The 41-year-old single mother told her youngest son she would return to Mexico City and then to the southern village of QuerÃ©taro, but she never arrived.
Her family spent weeks hoping the information about her drowning was wrong. His son JosÃ© told the Los Angeles Time, âShe was always afraid of water. I don’t know how it happened to her or who caused her to try to cross because she couldn’t swim. â¦ Maybe it was just a very desperate decision.
Chavez-Segovia’s sister, Gabriela, was afraid to reveal details of her sister’s situation, fearing for the safety of her sons in Mexico. She said Chavez-Segovia was unable to argue his case in a US court because the bar for legal evidence needed to file a refugee claim was too high.
“What are you going to do?” Gabriela told the Los Angeles Time, “Wait for someone to sit down and write you a letter saying ‘I’m threatening you’? No, of course not, you will go there at the first opportunity.
The Chavez-Segovia sisters in the United States were unable to travel to Mexico to attend the funeral due to their undocumented status. She was buried in the small town of El RincÃ³n de San Ildefonso, about 100 miles northwest of Mexico City, where she lived most of her life.
Opportunities were scarce as the only jobs in the area were in construction or in a rock quarry that paid $ 7.50 (US) per day. Chavez-Segovia left town at the age of 12 to live as a domestic servant in Mexico City, where she worked all day and night for a well-to-do family.
The only options beyond that for many workers like Chavez-Segovia, was to head north to work in the agricultural fields of the United States, where workers, mostly immigrants, are exposed to toxins, pesticides, excessive heat and the constant threat of eviction.
Family members at her burial expressed relief that they were at least able to retrieve her body and bury her, unlike the thousands who perished in the deserts of the southern United States, never to be again. journals.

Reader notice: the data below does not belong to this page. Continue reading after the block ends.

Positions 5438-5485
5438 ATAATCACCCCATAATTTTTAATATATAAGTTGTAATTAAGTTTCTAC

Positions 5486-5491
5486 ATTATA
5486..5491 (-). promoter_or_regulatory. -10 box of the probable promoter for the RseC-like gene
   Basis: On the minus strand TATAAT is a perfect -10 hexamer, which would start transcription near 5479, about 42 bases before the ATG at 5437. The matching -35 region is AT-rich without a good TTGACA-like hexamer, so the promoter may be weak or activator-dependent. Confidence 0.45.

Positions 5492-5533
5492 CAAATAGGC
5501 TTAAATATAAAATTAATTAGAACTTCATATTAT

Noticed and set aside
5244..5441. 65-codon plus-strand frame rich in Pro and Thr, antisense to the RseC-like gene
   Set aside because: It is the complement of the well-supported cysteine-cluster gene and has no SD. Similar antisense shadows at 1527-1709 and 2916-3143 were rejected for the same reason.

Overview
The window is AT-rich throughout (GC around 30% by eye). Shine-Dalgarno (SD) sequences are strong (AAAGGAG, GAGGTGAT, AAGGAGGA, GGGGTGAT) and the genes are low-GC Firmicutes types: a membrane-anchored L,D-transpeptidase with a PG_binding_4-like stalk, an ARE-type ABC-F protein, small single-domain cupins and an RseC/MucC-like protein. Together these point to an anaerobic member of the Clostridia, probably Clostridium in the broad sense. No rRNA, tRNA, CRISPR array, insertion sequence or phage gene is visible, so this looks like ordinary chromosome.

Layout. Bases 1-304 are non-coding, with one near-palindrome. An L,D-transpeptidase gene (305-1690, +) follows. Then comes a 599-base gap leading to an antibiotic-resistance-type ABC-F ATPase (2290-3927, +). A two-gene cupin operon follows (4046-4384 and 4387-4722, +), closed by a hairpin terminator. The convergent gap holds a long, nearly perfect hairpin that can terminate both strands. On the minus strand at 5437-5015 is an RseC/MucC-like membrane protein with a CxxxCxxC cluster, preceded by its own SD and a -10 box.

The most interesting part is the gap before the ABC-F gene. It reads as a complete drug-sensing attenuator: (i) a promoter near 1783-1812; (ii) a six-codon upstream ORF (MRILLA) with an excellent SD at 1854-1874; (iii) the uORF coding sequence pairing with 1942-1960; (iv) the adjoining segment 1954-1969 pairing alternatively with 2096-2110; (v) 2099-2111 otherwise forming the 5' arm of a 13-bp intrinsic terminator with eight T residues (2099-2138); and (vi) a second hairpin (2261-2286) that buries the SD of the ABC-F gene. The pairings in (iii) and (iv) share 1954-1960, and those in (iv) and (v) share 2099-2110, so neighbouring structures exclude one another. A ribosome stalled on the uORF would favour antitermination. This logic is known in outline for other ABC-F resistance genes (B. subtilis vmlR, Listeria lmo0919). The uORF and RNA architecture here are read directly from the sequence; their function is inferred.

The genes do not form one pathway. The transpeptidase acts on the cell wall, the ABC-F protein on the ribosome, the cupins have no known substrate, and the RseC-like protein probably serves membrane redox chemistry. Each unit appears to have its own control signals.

Under the Biden administration, an arbitrary system of who can enter and stay in the United States and who is deported after reaching the border has now been put in place, and this has little or nothing to do with demands for asylum of an immigrant. Some days immigrants are allowed to stay, not because of the generosity or humanity of the US authorities, but simply because Mexico refuses to accept more.
In the Texan sector of the US-Mexico border, Rio Grande Valley Border Patrol Sector Chief Brian Hastings told NBC News that 17% of all families and single adults captured by officers this year were released in the United States, exactly the same proportion as under the Trump administration before Title 42 was invoked to deny access to all asylum seekers in 2020.
According to customs and border protection data for April, about 15% of single adults and 65% of families were released in the United States across the border. Hastings said they were only released because the Mexican government would only take back a certain number each day.
This was confirmed by a Department of Homeland Security official who said their ability to return immigrants was limited by “Mexico’s capacity and ability to receive these people.” They added, in language no different from Trump, “The Biden administration has made it clear that our borders are not open, that people should not make the dangerous journey, and that individuals and families are subject to border restrictions, including deportation. “
The White House Biden has only pledged to end Title 42, forcing migrants to take more dangerous journeys to avoid apprehension, while the policy of accepting unaccompanied minors forces migrant families to stay. separate at the border in the hope of obtaining asylum for at least their children.
As Lee Gelernt, deputy director of the ACLU Immigrant Rights Project and lead litigants in a Title 42 lawsuit, explained to NBC News, “The withholding of Title 42 by the Biden administration and refusing to open legal ports of entry has the perverse effect of forcing desperate asylum seekers fleeing danger to cross between ports, which benefits no one.